How corals can suffer when water too warm
New documentary, by director of 2012’s “Chasing Ice,” to debut Friday on Netflix in NYC, L.A.
Coral bleaching turns colorful reefs into eerie wastelands. A new documentary shows the stark truth behind bleaching, taking you underwater to witness what warming waters do to corals.
“Chasing Coral” is director Jeff Orlowski’s follow- up to his 2012 film, “Chasing Ice,” which documented melting glaciers in sobering time-lapse. This time, Orlowski and an international team headed into the ocean for views of pale, abandoned reefs that once teemed with life.
The culprit: coral bleaching, which occurs when warm water puts stress on corals. Rising temperatures cause the corals to expel the algae that provide their vivid colors. As a result, they become ghosts of their former selves, susceptible to diseases, reproductive problems and death.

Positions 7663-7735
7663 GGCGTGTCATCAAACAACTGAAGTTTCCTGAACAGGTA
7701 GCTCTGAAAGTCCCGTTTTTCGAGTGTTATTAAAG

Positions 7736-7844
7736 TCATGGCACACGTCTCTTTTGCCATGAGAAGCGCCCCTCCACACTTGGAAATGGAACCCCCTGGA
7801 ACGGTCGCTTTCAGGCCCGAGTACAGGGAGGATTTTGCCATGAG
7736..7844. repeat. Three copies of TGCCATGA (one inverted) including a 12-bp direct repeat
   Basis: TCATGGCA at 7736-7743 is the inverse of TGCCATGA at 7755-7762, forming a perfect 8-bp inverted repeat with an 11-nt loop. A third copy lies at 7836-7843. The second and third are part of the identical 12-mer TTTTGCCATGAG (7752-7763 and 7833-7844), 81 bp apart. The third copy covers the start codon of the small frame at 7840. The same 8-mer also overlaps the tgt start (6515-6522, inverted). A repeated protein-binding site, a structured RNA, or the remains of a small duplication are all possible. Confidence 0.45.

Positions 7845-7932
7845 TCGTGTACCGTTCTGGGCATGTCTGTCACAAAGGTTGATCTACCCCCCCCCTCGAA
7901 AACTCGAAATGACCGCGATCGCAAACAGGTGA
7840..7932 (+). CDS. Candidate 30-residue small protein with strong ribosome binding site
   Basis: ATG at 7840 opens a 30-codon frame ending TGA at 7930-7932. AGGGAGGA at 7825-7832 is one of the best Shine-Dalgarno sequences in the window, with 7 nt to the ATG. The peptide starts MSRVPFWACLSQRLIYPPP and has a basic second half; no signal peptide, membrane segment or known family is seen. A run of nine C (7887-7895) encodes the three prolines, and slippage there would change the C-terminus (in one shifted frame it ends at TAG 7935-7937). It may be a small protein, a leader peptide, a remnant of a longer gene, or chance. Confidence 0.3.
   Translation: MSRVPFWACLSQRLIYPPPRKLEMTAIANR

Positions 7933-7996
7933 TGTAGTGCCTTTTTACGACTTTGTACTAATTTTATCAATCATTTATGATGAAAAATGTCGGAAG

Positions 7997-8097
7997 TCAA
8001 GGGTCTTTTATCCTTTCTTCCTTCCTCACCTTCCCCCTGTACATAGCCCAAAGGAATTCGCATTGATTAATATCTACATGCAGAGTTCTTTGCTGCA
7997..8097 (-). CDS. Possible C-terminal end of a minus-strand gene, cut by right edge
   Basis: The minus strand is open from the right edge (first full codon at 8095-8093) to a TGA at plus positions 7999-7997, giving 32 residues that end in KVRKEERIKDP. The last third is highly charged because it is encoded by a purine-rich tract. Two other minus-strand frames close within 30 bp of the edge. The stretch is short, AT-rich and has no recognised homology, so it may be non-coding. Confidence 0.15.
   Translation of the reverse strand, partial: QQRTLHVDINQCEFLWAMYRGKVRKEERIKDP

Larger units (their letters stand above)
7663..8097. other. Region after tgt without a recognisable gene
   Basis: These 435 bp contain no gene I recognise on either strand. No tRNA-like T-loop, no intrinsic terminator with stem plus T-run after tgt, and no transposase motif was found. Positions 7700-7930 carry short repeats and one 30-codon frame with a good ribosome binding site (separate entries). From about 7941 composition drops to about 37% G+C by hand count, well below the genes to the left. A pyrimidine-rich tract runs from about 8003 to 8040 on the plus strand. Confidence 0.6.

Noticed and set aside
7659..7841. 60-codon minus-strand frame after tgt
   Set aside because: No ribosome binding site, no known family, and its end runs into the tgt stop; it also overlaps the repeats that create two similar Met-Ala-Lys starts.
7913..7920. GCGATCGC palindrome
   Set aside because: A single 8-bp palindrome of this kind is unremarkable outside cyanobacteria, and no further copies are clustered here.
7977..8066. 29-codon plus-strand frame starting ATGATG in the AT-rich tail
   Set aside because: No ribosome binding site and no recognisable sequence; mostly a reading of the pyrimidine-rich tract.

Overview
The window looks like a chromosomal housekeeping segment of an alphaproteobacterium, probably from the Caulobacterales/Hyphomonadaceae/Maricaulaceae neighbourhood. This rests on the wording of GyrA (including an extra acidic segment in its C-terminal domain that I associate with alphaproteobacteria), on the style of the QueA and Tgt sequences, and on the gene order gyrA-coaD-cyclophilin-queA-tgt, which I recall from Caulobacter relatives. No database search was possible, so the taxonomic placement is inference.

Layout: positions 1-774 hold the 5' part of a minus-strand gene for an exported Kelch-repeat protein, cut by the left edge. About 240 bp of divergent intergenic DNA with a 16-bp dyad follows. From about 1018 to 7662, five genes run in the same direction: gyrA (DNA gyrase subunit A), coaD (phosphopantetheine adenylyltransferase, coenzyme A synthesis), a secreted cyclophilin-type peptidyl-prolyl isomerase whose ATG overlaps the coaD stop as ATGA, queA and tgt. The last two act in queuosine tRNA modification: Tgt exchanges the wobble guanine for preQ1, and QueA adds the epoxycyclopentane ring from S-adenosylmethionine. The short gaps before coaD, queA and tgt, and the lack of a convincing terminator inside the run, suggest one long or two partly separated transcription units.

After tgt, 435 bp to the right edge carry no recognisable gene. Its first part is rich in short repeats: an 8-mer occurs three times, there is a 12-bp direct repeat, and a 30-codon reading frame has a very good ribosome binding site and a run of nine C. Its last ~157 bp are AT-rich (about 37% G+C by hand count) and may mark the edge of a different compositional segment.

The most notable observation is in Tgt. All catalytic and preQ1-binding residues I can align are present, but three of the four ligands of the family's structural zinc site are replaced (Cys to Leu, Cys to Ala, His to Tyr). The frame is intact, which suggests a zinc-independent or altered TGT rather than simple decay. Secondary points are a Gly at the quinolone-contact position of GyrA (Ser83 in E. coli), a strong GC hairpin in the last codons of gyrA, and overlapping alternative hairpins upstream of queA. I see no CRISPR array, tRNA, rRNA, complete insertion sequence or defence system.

Climate change drives coral bleaching, and in 2015 the world experienced its third documented bleaching event, which wiped out huge swaths of corals. Orlowski gathered more than 650 hours of underwater footage of vanishing coral for the film.
The result is half elegy, half call to action. And although news of the likely end of the coral bleaching event is promising, the film is a reminder that warming waters pose a serious threat to the corals that survived that turmoil.
Coral reefs’ otherworldly ecosystems are easily overlooked because you need to go underwater to see them. With its arresting views of healthy corals and their lifeless counterparts, “Chasing Coral” makes it impossible to look away.
The film premieres Friday in New York and Los Angeles and on Netflix.